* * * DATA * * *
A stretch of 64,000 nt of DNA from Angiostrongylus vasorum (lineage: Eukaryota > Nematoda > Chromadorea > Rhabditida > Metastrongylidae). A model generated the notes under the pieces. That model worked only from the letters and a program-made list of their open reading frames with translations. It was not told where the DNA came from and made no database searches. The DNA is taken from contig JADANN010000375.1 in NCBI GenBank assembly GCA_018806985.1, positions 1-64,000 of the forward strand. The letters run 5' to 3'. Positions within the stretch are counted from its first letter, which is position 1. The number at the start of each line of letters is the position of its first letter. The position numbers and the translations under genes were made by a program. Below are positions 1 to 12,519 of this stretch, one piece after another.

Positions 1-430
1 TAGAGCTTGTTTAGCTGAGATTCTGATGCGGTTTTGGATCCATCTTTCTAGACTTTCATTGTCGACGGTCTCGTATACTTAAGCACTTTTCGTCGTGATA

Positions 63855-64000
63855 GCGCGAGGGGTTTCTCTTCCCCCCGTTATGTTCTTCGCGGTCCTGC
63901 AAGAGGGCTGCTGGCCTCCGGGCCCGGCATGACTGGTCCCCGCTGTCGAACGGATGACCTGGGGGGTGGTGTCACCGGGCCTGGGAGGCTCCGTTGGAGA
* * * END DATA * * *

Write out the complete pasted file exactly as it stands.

A stretch of 64,000 nt of DNA from Angiostrongylus vasorum (lineage: Eukaryota > Nematoda > Chromadorea > Rhabditida > Metastrongylidae). A model generated the notes under the pieces. That model worked only from the letters and a program-made list of their open reading frames with translations. It was not told where the DNA came from and made no database searches. The DNA is taken from contig JADANN010000375.1 in NCBI GenBank assembly GCA_018806985.1, positions 1-64,000 of the forward strand. The letters run 5' to 3'. Positions within the stretch are counted from its first letter, which is position 1. The number at the start of each line of letters is the position of its first letter. The position numbers and the translations under genes were made by a program. Below are positions 1 to 12,519 of this stretch, one piece after another.

Positions 1-430
1 TAGAGCTTGTTTAGCTGAGATTCTGATGCGGTTTTGGATCCATCTTTCTAGACTTTCATTGTCGACGGTCTCGTATACTTAAGCACTTTTCGTCGTGATA

Positions 63855-64000
63855 GCGCGAGGGGTTTCTCTTCCCCCCGTTATGTTCTTCGCGGTCCTGC
63901 AAGAGGGCTGCTGGCCTCCGGGCCCGGCATGACTGGTCCCCGCTGTCGAACGGATGACCTGGGGGGTGGTGTCACCGGGCCTGGGAGGCTCCGTTGGAGA